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Am Fam Physician. 2008;78(7):876

Background: A recent consensus statement from the American Diabetes Association, the Obesity Society, and the American Society for Nutrition questions the clinical utility of measuring waist circumference to predict the risk of diabetes and cardiovascular disease. There has been limited evidence about the predictive role of waist circumference independent of commonly measured cardiometabolic risk factors. To determine the value of waist circumference measurement in predicting diabetes and cardiovascular risk, Janiszewski and colleagues evaluated data from the most recent National Health and Nutrition Examination Survey (NHANES).

The Study: The authors reviewed NHANES data from 1999 to 2004, including approximately 3,000 men and 2,800 women. Outcome measures included waist circumference, body mass index (BMI), and height. Blood pressure, lipid panels, fasting glucose levels, and patient-reported cardiovascular events were also recorded. Waist circumference was measured at the iliac crest, and participants were stratified into three measurement categories for men (less than 35.8 in [90.9 cm], 35.8 to 40.5 in [102.9 cm], and greater than 40.5 in) and for women (less than 33.7 in [85.5 cm], 33.7 to 38.9 in [98.7 cm], and greater than 38.9 in).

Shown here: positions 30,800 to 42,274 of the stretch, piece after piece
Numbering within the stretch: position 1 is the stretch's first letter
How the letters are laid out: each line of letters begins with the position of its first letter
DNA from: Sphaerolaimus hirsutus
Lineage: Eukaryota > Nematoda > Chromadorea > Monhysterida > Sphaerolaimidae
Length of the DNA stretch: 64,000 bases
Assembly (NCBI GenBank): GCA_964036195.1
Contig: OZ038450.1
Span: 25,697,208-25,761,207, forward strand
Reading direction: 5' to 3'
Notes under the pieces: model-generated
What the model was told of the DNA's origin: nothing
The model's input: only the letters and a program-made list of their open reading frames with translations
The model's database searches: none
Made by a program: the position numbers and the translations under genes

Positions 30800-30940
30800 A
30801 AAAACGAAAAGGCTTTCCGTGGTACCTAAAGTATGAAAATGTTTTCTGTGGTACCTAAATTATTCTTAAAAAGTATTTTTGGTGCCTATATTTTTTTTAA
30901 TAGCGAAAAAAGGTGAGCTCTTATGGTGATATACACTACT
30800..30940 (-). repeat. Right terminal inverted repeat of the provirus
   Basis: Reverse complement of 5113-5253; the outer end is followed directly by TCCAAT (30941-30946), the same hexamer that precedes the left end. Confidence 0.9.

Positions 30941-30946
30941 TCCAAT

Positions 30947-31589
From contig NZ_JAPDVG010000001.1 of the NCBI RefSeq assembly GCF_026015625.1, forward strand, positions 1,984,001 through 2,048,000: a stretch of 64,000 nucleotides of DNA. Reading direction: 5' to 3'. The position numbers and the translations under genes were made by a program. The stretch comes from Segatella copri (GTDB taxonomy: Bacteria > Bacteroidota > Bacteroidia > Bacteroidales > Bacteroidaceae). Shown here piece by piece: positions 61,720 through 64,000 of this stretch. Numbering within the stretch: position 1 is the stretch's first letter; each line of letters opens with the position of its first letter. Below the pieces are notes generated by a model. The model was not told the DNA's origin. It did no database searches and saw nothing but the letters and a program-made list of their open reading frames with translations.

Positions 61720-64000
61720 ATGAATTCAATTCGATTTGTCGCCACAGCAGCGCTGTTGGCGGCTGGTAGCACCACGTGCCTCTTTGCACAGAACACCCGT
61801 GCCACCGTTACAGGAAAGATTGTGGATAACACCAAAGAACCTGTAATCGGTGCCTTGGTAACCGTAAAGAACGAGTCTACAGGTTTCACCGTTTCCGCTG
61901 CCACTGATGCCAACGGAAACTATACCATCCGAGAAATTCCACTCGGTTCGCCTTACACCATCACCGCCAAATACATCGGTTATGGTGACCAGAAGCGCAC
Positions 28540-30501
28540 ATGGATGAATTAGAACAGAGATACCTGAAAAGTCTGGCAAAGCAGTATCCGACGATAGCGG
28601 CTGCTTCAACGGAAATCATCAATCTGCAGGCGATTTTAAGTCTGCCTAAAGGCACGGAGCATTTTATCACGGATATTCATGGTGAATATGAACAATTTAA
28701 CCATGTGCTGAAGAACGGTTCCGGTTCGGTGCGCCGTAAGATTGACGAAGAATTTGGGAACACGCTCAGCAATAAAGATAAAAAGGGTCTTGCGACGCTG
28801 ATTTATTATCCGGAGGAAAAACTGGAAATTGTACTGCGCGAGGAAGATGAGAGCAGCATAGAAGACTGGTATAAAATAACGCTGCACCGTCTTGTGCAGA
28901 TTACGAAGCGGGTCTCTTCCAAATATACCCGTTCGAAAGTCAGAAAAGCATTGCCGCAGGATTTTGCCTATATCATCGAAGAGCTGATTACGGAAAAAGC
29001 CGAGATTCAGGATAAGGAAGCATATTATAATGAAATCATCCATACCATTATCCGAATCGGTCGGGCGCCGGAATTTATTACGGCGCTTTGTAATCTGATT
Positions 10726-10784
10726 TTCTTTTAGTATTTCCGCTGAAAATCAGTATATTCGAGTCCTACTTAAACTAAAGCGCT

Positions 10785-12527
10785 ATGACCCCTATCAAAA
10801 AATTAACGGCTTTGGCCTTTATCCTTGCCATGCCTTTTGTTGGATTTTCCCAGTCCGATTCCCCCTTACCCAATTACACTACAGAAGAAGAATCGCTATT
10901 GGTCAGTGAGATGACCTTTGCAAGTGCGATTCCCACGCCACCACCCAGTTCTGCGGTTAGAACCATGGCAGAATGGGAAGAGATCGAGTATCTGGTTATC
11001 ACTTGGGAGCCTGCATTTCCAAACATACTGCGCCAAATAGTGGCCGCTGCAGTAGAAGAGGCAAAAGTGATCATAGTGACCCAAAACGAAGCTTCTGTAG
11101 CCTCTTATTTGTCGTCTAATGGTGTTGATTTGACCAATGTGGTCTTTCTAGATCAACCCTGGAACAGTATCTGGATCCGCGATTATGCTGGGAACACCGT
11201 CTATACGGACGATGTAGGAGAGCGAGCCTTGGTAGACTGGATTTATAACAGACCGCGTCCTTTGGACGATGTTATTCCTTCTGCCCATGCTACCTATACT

Results: After controlling for age, sex, race, smoking status, cardiometabolic risk factors, and BMI, patients with waist circumferences in the medium and high categories had a twofold and fivefold increased risk of diabetes, respectively. However, waist circumference did not predict cardiovascular disease beyond the predictive value of cardiometabolic risk factors and BMI.

Conclusion: The authors conclude that measuring waist circumference in abdominally obese patients can predict the risk of diabetes independent of commonly measured risk factors. Therefore, it may be worthwhile to include the measurements in physician office visits.

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